Summary judgment for cemetery affirmed after parents’ fall

A couple injured while visiting their daughter’s grave will not be able to reinstate their negligence action against the cemetery where their daughter is interred after the Indiana Court of Appeals upheld summary judgment for the cemetery.

Donald and Barbara Lowrey sued Elm Ridge Funeral Home and Cemetery after an April 2019 visit to the Delaware County memorial park. While walking back to their car after visiting their daughter’s internment site, Donald took a “shortcut” by stepping over a patch of grass to attempt to reach a sidewalk. His foot, however, landed partially on the edge of the sidewalk, causing him to roll his ankle and fall forward.

Donald struck Barbara as he fell, and she hit the ground. Both of them were injured. Other than some erosion described as being “in plain sight,” the sidewalk was clear.

After their falls, the couple sued Elm Ridge for negligence, claiming “that the ground/soil erosion where the grass/ground meets the edge of the sidewalk create[d] a hazardous condition and caused [their] trips/falls.” The cemetery moved for summary judgment, which the Delaware Circuit Court granted.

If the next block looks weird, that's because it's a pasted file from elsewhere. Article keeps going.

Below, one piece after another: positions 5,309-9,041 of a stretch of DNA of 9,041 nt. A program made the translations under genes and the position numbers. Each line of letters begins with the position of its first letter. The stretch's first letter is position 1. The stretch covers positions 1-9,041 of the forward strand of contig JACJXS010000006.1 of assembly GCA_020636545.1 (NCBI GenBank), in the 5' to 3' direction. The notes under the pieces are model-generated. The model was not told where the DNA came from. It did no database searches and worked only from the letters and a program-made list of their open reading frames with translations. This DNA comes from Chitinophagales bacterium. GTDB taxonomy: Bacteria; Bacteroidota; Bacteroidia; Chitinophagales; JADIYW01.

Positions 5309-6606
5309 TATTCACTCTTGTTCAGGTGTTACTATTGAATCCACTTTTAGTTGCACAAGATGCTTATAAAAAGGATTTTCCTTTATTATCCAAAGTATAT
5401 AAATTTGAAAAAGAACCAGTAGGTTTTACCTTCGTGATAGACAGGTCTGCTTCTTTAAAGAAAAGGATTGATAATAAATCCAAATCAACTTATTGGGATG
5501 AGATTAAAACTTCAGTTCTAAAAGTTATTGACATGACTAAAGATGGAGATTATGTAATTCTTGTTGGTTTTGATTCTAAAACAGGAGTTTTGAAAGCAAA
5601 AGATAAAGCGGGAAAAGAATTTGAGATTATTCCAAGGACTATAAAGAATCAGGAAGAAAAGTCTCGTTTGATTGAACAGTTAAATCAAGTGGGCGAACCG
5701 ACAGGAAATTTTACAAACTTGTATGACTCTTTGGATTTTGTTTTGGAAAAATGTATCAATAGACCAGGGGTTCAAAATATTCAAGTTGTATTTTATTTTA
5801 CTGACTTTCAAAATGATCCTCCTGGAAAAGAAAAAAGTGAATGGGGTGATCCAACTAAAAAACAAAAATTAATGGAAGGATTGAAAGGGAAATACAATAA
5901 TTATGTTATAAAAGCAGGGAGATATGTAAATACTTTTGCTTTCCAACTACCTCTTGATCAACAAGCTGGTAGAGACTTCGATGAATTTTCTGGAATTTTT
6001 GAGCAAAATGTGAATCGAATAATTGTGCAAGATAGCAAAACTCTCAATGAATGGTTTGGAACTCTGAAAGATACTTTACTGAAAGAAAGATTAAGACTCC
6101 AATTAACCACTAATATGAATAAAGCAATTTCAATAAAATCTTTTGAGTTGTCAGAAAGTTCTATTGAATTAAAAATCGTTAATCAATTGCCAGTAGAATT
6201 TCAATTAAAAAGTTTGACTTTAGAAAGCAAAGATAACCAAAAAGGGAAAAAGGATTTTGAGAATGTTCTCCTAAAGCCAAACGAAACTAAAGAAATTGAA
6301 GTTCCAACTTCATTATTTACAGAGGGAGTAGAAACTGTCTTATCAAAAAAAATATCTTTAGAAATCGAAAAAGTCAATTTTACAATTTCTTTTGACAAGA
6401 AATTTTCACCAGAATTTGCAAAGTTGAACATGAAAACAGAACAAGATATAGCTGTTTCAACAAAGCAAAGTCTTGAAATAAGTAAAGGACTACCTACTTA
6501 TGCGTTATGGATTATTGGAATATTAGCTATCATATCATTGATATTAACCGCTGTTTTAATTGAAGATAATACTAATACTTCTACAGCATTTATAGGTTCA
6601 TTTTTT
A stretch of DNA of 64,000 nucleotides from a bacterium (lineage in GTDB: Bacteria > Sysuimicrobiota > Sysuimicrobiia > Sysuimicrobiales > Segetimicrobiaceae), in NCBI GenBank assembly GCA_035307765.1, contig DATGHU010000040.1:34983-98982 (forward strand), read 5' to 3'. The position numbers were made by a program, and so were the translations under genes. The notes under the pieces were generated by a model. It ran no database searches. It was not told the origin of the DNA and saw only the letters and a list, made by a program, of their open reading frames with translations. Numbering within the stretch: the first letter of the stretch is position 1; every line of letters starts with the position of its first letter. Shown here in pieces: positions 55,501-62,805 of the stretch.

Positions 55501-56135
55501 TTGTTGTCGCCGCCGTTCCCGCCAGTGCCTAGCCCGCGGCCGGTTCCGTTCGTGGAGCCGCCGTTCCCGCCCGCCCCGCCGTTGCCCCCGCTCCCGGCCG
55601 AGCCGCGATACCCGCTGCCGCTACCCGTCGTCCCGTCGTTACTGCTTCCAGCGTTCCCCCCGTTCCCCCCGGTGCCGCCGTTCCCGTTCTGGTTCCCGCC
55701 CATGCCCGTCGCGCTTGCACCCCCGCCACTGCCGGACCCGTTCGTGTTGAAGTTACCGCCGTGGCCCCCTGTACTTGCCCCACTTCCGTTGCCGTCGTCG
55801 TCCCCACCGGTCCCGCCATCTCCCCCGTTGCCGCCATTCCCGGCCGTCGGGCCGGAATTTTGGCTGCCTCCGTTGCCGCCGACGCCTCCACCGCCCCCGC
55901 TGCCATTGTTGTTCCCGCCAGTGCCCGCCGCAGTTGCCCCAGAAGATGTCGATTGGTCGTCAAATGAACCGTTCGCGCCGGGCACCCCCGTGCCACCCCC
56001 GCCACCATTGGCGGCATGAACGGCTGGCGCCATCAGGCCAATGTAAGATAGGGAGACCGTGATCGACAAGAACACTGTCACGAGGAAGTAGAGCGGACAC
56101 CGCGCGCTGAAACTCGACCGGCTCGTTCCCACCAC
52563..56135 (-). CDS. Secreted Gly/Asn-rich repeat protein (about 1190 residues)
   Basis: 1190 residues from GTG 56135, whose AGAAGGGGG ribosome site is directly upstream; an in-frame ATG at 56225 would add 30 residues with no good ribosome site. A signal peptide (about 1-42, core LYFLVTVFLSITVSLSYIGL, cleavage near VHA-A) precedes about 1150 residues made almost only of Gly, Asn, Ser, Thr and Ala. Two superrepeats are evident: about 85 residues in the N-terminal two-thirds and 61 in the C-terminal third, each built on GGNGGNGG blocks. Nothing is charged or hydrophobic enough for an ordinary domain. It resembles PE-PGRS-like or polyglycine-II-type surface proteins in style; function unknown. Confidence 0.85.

In affirming the summary judgment ruling, Judge Terry Crone first noted that the Court of Appeals would follow the analysis under Burrell v. Meads, 569 N.E.2d 637 (Ind. 1991), which addresses negligence based on an allegedly dangerous condition.

“Doubtless, Elm Ridge had a duty to maintain its sidewalks in a safe condition,” Crone wrote in undertaking that analysis. “The undisputed material facts show that it met this duty, as evidenced by the designated photographic exhibits depicting flat, even, unobstructed, and wide sidewalks that appear to be in pristine condition.

“… The undisputed material facts show that the approximately two-inch differential between the sidewalk and the adjacent ground was an open and obvious condition,” Crone continued. “… The Lowreys nevertheless claim that because many invitees are in a state of emotional distress during their visits to the cemetery, Elm Ridge should have anticipated their harm despite their knowledge of the obvious condition.

“We disagree. While in a general sense one can always anticipate that one who steps half on and half off any surface may suffer a fall, this is too speculative an occurrence to create in Elm Ridge a legal duty to have anticipated it regardless of the Lowreys’ knowledge of the condition.”

Thus, finding Elm Ridge not liable as a matter of law, the COA affirmed summary judgment for the cemetery in Donald Lowrey and Barbara Lowrey v. SCI Funeral Services, Inc., d/b/a Elm Ridge Funeral Home and Cemetery, LLC a/k/a Elm Ridge Funeral Home and Memorial Park, 20A-CT-1309.

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